FigureFigure 5. 5.Speciﬁc Specific electrophysiological electrophysiological properties.properties. ( a)) Gating Gating threshold threshold of of voltage-gated voltage-gated ion ion channels channels in in T cells at RT and 36 °C. (b) Exemplary patch clamp recording of action potentials (APs) at 36 °C during T cells at RT and 36 ◦C. (b) Exemplary patch clamp recording of action potentials (APs) at 36 ◦C during currentcurrent injection injection from from 50 50 to to 350 350 ms. ms. ( c(c)) TheThe ﬁringfiring frequencyfrequency of of APs APs de dependingpending on on the the injected injected current current for RT and 36 °C of specific cells. The error bars are standard deviation. (d) Average maximal firing for RT and 36 ◦C of speciﬁc cells. The error bars are standard deviation. (d) Average maximal ﬁring frequency of action potentials at RT and 36 °C weighted of n cells. (e) Average height of APs at maximal frequency of action potentials at RT and 36 ◦C weighted of n cells. (e) Average height of APs at maximal firing frequency at RT and 36 °C. T cells: n (RT) = 11, n (36 °C) = 7. Neurons: n (RT) = 8, n (36 °C) = 7. ﬁring frequency at RT and 36 ◦C. T cells: n (RT) = 11, n (36 ◦C) = 7. Neurons: n (RT) = 8, n (36 ◦C) = 7.
5. Conclusions5. Conclusions WeWe built built an an easy easy to to adopt, adopt, custom-made, custom-made, temperature-controlledtemperature-controlled patch patch clamp clamp platform platform for for uprightupright patch patch clamp clamp setups setups priced priced at at approximately approximately EUREUR 350 in in total. total. The The controller controller in in our our presented presented configuration allows for cooling to 15 °C and heating up to 60 °C limited in our configuration by the conﬁguration allows for cooling to 15 ◦C and heating up to 60 ◦C limited in our conﬁguration by the passivepassive heat heat sink sink and and the the utilized utilized 3 3 AA powerpower supply,supply, respectively. Temperatures Temperatures are are kept kept steady steady at at the adjusted values with a tolerance of maximal ±0.25 °C. Furthermore, we show the function of the the adjusted values with a tolerance of maximal 0.25 ◦C. Furthermore, we show the function of the setup in proof of concept measurements with Jurkat± T lymphocytes and human induced pluripotent setup in proof of concept measurements with Jurkat T lymphocytes and human induced pluripotent stem cell-derived neurons. We investigated both basic electrophysiological properties, such as resting stem cell-derived neurons. We investigated both basic electrophysiological properties, such as resting membrane potential, membrane time constant, and membrane capacitance as well as cell membrane potential, membrane time constant, and membrane capacitance as well as cell characteristic characteristic responses such as the gating of voltage-gated ion channels and the firing of action responses such as the gating of voltage-gated ion channels and the ﬁring of action potentials. Typically, potentials. Typically, such properties are not considered as particularly temperature dependent or suchliterature properties is inconsistent are not considered in their asfindings. particularly However, temperature we found dependent shifts of ormany literature parameters is inconsistent when in theirmeasured ﬁndings. at RT However,and 36 °C, werespectively. found shifts Therefore, of many our parameters results advise when controlling measured the attemperature RT and 36 if◦ C, respectively.improved physiological Therefore, our conditions results adviseare required, controlling which thewe temperaturecan offer with if our improved custom-built physiological setup. conditionsFurthermore, are required, small disparities which we canamong oﬀer different with our custom-builtstudies might setup. just be Furthermore, caused due small to different disparities amongtemperatures diﬀerent during studies patch might clamping, just be and caused we strongly due to di adviseﬀerent considering temperatures this if during results patch are compared clamping, anddirectly. we strongly advise considering this if results are compared directly.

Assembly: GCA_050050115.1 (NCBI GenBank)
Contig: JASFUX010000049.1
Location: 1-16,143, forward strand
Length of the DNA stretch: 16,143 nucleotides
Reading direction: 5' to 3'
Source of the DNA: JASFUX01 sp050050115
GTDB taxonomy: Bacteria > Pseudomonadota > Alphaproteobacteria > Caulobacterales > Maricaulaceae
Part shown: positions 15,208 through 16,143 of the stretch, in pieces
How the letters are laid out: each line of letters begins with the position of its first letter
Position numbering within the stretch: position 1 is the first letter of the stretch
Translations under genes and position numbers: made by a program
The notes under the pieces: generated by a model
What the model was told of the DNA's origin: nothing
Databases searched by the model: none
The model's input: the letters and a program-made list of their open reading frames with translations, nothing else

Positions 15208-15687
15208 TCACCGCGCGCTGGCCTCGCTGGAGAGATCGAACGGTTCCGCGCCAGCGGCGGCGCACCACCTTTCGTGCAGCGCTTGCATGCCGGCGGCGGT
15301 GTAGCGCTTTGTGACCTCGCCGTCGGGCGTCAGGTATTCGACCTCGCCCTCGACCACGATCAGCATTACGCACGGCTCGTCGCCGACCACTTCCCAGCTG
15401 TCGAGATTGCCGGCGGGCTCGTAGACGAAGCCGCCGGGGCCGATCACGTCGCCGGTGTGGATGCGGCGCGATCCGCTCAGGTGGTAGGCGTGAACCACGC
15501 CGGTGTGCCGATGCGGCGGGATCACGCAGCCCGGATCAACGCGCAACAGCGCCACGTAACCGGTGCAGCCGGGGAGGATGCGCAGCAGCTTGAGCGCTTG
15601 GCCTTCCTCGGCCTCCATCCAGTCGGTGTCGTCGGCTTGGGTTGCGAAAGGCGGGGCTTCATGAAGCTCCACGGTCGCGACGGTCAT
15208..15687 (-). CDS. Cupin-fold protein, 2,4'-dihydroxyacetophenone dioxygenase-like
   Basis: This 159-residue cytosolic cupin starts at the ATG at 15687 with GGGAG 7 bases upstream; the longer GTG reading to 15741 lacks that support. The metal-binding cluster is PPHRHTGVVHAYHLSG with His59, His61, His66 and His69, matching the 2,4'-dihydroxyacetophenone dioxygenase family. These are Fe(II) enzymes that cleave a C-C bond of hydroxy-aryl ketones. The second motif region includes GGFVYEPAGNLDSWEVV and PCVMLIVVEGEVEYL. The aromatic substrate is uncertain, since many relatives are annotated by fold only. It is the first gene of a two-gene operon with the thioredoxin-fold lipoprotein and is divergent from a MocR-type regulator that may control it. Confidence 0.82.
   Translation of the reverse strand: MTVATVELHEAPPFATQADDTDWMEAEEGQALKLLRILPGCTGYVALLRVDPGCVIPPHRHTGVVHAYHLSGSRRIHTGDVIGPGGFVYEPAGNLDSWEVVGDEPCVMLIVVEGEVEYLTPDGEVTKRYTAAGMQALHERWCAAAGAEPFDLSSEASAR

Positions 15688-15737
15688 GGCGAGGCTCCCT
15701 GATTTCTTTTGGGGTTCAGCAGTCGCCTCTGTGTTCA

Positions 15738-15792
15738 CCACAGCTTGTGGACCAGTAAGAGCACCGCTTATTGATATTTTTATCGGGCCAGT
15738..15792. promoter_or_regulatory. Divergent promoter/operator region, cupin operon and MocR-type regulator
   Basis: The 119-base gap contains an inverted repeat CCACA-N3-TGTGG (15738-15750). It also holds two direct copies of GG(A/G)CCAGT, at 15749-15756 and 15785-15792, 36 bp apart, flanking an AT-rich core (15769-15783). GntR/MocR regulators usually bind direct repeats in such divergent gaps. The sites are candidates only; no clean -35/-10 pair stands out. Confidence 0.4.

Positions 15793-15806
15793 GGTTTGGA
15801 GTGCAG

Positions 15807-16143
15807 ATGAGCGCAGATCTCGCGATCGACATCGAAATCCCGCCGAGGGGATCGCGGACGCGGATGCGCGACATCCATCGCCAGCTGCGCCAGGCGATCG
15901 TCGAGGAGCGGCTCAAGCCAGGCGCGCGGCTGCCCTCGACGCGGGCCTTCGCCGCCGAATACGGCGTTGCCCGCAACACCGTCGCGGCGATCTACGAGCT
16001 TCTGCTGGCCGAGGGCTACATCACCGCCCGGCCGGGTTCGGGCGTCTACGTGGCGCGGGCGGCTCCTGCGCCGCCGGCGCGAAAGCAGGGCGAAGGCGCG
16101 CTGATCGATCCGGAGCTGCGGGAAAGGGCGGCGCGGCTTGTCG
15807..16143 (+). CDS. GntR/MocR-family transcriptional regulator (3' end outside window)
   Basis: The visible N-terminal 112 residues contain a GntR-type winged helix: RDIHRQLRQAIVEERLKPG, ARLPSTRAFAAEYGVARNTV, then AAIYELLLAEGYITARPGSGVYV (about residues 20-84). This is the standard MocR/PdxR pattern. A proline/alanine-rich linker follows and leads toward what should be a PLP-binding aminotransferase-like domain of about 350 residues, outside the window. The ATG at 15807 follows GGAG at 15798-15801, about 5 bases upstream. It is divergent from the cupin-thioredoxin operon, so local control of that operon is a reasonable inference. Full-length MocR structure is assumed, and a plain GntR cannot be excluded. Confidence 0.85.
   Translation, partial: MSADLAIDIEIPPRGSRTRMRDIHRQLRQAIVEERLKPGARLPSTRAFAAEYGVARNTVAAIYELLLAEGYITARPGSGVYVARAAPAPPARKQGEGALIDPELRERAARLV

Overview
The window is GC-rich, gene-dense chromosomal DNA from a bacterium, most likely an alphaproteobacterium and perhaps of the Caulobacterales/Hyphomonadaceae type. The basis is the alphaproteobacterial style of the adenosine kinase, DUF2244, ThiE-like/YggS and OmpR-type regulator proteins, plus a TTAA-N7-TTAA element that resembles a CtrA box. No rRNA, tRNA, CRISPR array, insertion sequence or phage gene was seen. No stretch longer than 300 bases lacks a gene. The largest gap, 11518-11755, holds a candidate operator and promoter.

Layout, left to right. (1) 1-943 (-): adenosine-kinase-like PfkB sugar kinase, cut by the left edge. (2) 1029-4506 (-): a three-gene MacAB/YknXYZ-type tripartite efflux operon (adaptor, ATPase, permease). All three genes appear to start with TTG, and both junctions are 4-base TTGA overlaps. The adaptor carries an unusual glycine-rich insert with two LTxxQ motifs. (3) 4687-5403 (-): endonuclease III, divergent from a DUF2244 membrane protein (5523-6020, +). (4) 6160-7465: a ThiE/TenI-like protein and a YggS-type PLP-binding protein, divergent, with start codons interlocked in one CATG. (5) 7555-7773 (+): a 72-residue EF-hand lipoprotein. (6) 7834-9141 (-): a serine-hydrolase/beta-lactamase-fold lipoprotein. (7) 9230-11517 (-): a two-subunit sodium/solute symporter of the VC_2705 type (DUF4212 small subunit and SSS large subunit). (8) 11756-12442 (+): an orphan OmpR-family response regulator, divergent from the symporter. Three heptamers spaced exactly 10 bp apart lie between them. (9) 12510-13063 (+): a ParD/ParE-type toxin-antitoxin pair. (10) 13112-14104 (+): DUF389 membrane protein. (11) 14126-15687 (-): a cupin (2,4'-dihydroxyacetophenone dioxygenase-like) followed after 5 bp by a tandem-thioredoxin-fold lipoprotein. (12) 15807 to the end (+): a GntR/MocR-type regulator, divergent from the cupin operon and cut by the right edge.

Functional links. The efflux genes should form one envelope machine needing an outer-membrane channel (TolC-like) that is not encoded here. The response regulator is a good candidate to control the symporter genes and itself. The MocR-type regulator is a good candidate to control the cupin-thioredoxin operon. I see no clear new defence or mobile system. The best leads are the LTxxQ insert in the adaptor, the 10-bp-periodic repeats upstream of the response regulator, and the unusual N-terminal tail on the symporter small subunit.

Supplementary Materials: The following are available online at www.mdpi.com/xxx/s1, Figure S1: Illustration to describe the definition of the gating potential in T cells. Voltage ramp from −65 mV to +15 mV (black). Position/potential of the increase (red dashed) in the membrane current (blue), Table S1: Statistical analysis of patch clamp results via ANOVA with post hoc Turkey’s test. Bioengineering 2020, 7, 46 9 of 11
Supplementary Materials: The following are available online at http://www.mdpi.com/2306-5354/7/2/46/s1, Figure S1: Illustration to describe the deﬁnition of the gating potential in T cells. Voltage ramp from 65 mV to +15 mV (black). Position/potential of the increase (red dashed) in the membrane current (blue), Table S1:− Statistical analysis of patch clamp results via ANOVA with post hoc Turkey’s test. Author Contributions: M.K. built the device and conducted the measurements. J.H. and M.K. wrote the manuscript. J.H. and J.O. conducted the cell culturing. J.H., R.Z. and R.H.B. conceived the study, supervised the project, and assisted in data evaluation and manuscript ﬁnalization. All authors conducted a ﬁnal proof reading. All authors have read and agreed to the published version of the manuscript. Funding: The authors would like to thank the following organizations for funding: the Deutsche Forschungsgemeinschaft (DFG) via Center for Ultrafast Imaging (CUI) under the Excellence Program (EXC-1024) and via the priority program (SPP 1857) ESSENCE, the Deutscher Akademischer Austauschdienst e. V. (DAAD) and the Joachim Herz Stiftung via BioPict. Acknowledgments: We want to thank Andreas H. Guse, Ralf Fliegert and Björn-Philipp Dierks for initially providing the Jurkat T lymphocytes as well as Michel Glatza for providing the neural progenitor cells. Conﬂicts of Interest: The authors declare no conﬂict of interest. The funders had no role in the design of the study; in the collection, analyses, or interpretation of data; in the writing of the manuscript, or in the decision to publish the results.
Heating controller Quick Ohm QC-PC-C01H-100 Cooling controller Quick Ohm QC-PC-C01C Peltier Element Quick-Cool QC-127-1.4-8.5MD Display Quick Ohm QC-PC-D-100
Potentiometer P1,P2 0–10 kΩ, supplied with microcontroller
Thermometer T1,T2 10 kΩ NTC, supplied with microcontroller
Switches S1,S2,S4 Arcolectric H1570 VB AAA 250V/AC
Switches S3,S5 TRU COMPONENTS TC-R13-66C-02 250 V/AC
Resistor R1 ATE Electronics RB50 5.6 Ω 50 W 5%
Capacitors C1,2 Yageo SE025M4700B7F-1632